California and Washington state will require coverage of acupuncture. Arkansas wants prevention counseling for women at high risk of breast cancer but not coverage of expensive infertility treatment.
Oregon opted against covering bariatric surgery for obesity but insurers will have to cover cochlear implants for hearing.
These are some of the decisions states have made as they determine what minimum insurance benefits millions of their residents will be entitled to in 2014 under the federal health law.
The decisions – which affect people who will buy individual and small group policies -- are being closely watched because they’ll determine how comprehensive the plans are and affect how much they cost.
Insurers can offer richer benefit plans to those willing to pay higher prices.
With a Monday target for submitting their lists of "essential health benefits" to the federal government, 16 states and the District of Columbia have made their choices and 16 more states are expected to do so in the next few weeks, according to consulting firm Avalere Health.
The health law lists 10 broad categories of essential benefits, including preventive care, emergency services, maternity care, hospital and doctors’ services, and prescription drugs. States have latitude within those categories, and so far nearly all have selected as a benchmark for minimum coverage one of the three most popular small group health plans available to residents now. Because these plans vary and states can tinker with specific benefits to comply with federal requirements, the minimum benefits available to consumers in California will be different from those for people in New York, for example.
Essential benefit requirements apply to individual and small group plans sold within and outside the new online, state-based exchanges scheduled to launch in 2014. The requirements also apply to benefits provided to the population that will be newly eligible for Medicaid coverage. These requirements do not apply to self-insured health plans, which is how most large companies cover their employees.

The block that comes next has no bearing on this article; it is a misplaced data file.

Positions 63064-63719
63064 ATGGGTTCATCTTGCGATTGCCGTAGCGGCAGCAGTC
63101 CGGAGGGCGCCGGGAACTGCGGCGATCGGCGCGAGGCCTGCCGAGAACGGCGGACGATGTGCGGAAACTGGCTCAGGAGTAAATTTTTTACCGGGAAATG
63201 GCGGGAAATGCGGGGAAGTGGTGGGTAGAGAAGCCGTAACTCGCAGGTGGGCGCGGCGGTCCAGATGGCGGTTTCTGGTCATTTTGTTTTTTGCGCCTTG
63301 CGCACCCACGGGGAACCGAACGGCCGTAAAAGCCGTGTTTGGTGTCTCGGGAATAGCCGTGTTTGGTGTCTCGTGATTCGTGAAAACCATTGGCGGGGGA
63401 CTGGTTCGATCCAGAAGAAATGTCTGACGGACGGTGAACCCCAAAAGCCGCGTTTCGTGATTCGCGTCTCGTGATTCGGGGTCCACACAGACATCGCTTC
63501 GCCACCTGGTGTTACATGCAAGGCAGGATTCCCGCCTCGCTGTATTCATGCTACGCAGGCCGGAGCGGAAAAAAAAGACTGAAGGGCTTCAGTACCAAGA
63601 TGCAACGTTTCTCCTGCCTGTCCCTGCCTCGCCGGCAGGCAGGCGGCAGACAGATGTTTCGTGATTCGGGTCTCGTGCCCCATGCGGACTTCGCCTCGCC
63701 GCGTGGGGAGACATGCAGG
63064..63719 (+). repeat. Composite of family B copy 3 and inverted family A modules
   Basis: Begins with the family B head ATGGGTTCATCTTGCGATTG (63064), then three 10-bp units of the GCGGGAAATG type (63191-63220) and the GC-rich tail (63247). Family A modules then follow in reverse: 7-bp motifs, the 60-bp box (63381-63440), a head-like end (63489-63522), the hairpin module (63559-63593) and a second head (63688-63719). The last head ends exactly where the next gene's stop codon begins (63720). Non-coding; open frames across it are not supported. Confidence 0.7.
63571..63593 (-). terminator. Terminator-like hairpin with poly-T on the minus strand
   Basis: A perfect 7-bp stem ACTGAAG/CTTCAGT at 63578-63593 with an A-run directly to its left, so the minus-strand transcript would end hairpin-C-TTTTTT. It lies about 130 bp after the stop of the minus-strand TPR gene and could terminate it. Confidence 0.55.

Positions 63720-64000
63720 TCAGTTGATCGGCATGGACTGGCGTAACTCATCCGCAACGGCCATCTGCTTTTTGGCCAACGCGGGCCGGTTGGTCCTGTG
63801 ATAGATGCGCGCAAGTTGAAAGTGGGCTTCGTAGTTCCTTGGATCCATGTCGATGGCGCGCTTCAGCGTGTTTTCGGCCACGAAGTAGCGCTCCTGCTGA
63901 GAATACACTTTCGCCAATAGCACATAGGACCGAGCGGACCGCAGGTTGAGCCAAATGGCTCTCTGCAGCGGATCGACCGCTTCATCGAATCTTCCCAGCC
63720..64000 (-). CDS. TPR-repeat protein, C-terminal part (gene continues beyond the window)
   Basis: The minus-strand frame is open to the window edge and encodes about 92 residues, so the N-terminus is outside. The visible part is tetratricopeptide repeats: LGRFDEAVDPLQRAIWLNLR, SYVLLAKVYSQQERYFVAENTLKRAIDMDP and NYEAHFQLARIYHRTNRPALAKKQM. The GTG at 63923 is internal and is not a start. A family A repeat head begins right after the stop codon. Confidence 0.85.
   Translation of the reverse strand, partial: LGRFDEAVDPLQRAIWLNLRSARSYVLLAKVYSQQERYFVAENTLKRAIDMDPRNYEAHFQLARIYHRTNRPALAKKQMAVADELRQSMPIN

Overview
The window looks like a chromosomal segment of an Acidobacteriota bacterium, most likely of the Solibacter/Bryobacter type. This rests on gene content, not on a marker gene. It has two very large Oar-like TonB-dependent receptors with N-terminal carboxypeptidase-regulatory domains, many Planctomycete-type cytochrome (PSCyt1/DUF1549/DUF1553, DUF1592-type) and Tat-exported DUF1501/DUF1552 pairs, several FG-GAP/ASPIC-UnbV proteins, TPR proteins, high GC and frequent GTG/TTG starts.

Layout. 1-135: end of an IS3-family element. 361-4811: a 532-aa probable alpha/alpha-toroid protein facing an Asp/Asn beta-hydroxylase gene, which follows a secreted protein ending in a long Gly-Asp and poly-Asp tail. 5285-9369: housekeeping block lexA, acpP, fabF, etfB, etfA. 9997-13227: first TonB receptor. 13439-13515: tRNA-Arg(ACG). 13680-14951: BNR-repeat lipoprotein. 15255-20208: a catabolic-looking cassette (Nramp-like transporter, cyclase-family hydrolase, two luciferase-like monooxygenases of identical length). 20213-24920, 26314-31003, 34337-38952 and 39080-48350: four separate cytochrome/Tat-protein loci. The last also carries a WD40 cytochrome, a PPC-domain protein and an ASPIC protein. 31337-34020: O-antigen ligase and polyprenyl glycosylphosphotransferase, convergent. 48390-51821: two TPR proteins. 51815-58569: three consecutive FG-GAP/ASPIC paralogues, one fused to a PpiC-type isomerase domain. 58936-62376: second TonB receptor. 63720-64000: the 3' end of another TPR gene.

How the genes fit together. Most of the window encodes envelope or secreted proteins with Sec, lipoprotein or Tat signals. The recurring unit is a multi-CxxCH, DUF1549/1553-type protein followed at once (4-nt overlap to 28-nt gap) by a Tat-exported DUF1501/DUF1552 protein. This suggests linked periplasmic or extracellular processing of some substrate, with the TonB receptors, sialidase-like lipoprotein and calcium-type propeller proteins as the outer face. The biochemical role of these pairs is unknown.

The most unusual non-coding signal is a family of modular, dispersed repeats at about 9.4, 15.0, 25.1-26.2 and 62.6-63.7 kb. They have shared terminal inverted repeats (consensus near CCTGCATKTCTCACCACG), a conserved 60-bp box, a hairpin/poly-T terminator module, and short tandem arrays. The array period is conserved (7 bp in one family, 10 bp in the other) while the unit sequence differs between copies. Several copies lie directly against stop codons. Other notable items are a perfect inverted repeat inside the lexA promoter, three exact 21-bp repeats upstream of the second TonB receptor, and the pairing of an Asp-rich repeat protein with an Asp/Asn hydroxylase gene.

By selecting among the most popular small group plans already being sold, states are trying to minimize disruption to the insurance marketplace. This strategy also allows states to maintain health benefits they have been requiring insurers to offer.
That’s good news for disease advocacy groups which had feared losing coverage for such services as mammograms and autism treatment – coverage they have previously persuaded states to adopt. Some advocates remain disappointed, however, that there won’t be a uniform, nationwide set of essential benefits.
"We’re pleased to see states choosing benchmark plans that will preserve cancer coverage guarantees that we have fought hard to enact at the state level," said Stephen Finan, senior director of policy of the American Cancer Society Cancer Action Network. "But we remain committed to urging a national standard that ensures a consistent level of quality coverage for people with cancer in any state."
Sonya Schwartz, program director at the nonpartisan think tank National Academy for State Health Policy, lamented a "missed opportunity." She said states could have been more innovative rather than locking in minimum benefits based on what was sold to most customers in 2012. But she noted states were hesitant to make major changes and were careful not to go beyond the 10 categories of minimum benefits called for in the law or else consumers would be on the hook for those costs.
Although many advocates say the Obama administration should have been more prescriptive, giving states more leeway helped to quell concerns the health law would force people into federally-dictated coverage and undo decades of state oversight of the industry.
States could select a benchmark benefit package based on what was covered by:
* One of the three largest small-group plans in the state
* One of the three largest health plans for state employees
* One of the three largest national health insurance options for federal employees
* The largest health maintenance organization operating in the state’s commercial insurance market.
If a state does not choose, the benchmark will be the largest small group plan in the state. Some states where officials opposed the health law, such as Virginia, have moved ahead on essential benefits.
Maryland and Utah are the only states that have chosen one of their state employee health plans as a benchmark.
Schwartz said while benefits in 2014 will look largely similar to those today, she noted the law ensures coverage for mental health, prescription drugs and maternity services which are not guaranteed in all individual and small group policies today.
States are still waiting for more guidance from the administration on how to define habilitative services -- one of the benefits covered in the law -- and whether the federal government will require plans to offer more than one prescription drug in each class of drugs, said Caroline Pearson, a director at Avalere Health. Habilitative services differ from rehabilitation in that the patient is learning a new skill, such as walking for the first time, rather than having a former function restored.
This article was reprinted from kaiserhealthnews.org with permission from the Henry J. Kaiser Family Foundation. Kaiser Health News, an editorially independent news service, is a program of the Kaiser Family Foundation, a nonpartisan health care policy research organization unaffiliated with Kaiser Permanente.